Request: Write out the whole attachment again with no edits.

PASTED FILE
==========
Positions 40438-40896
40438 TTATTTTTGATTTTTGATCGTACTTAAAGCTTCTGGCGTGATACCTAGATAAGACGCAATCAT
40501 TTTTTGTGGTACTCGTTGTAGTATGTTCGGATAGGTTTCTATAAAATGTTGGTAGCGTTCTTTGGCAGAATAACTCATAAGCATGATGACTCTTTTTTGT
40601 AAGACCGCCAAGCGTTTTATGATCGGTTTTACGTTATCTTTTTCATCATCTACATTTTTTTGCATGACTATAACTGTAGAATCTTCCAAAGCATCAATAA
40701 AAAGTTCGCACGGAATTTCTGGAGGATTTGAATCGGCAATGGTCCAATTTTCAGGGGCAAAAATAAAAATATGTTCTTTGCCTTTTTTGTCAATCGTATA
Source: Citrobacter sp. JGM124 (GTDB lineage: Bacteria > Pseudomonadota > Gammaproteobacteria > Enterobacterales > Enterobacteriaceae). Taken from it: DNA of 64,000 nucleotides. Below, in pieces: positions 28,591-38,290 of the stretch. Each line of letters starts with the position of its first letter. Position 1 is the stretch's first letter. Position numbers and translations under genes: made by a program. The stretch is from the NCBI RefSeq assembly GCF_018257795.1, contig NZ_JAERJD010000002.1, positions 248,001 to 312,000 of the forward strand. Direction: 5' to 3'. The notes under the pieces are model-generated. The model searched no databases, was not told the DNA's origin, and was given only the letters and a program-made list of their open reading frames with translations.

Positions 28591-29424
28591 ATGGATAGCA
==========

Positions 40438-40896
40438 TTATTTTTGATTTTTGATCGTACTTAAAGCTTCTGGCGTGATACCTAGATAAGACGCAATCAT
40501 TTTTTGTGGTACTCGTTGTAGTATGTTCGGATAGGTTTCTATAAAATGTTGGTAGCGTTCTTTGGCAGAATAACTCATAAGCATGATGACTCTTTTTTGT
40601 AAGACCGCCAAGCGTTTTATGATCGGTTTTACGTTATCTTTTTCATCATCTACATTTTTTTGCATGACTATAACTGTAGAATCTTCCAAAGCATCAATAA
40701 AAAGTTCGCACGGAATTTCTGGAGGATTTGAATCGGCAATGGTCCAATTTTCAGGGGCAAAAATAAAAATATGTTCTTTGCCTTTTTTGTCAATCGTATA
Source: Citrobacter sp. JGM124 (GTDB lineage: Bacteria > Pseudomonadota > Gammaproteobacteria > Enterobacterales > Enterobacteriaceae). Taken from it: DNA of 64,000 nucleotides. Below, in pieces: positions 28,591-38,290 of the stretch. Each line of letters starts with the position of its first letter. Position 1 is the stretch's first letter. Position numbers and translations under genes: made by a program. The stretch is from the NCBI RefSeq assembly GCF_018257795.1, contig NZ_JAERJD010000002.1, positions 248,001 to 312,000 of the forward strand. Direction: 5' to 3'. The notes under the pieces are model-generated. The model searched no databases, was not told the DNA's origin, and was given only the letters and a program-made list of their open reading frames with translations.

Positions 28591-29424
28591 ATGGATAGCA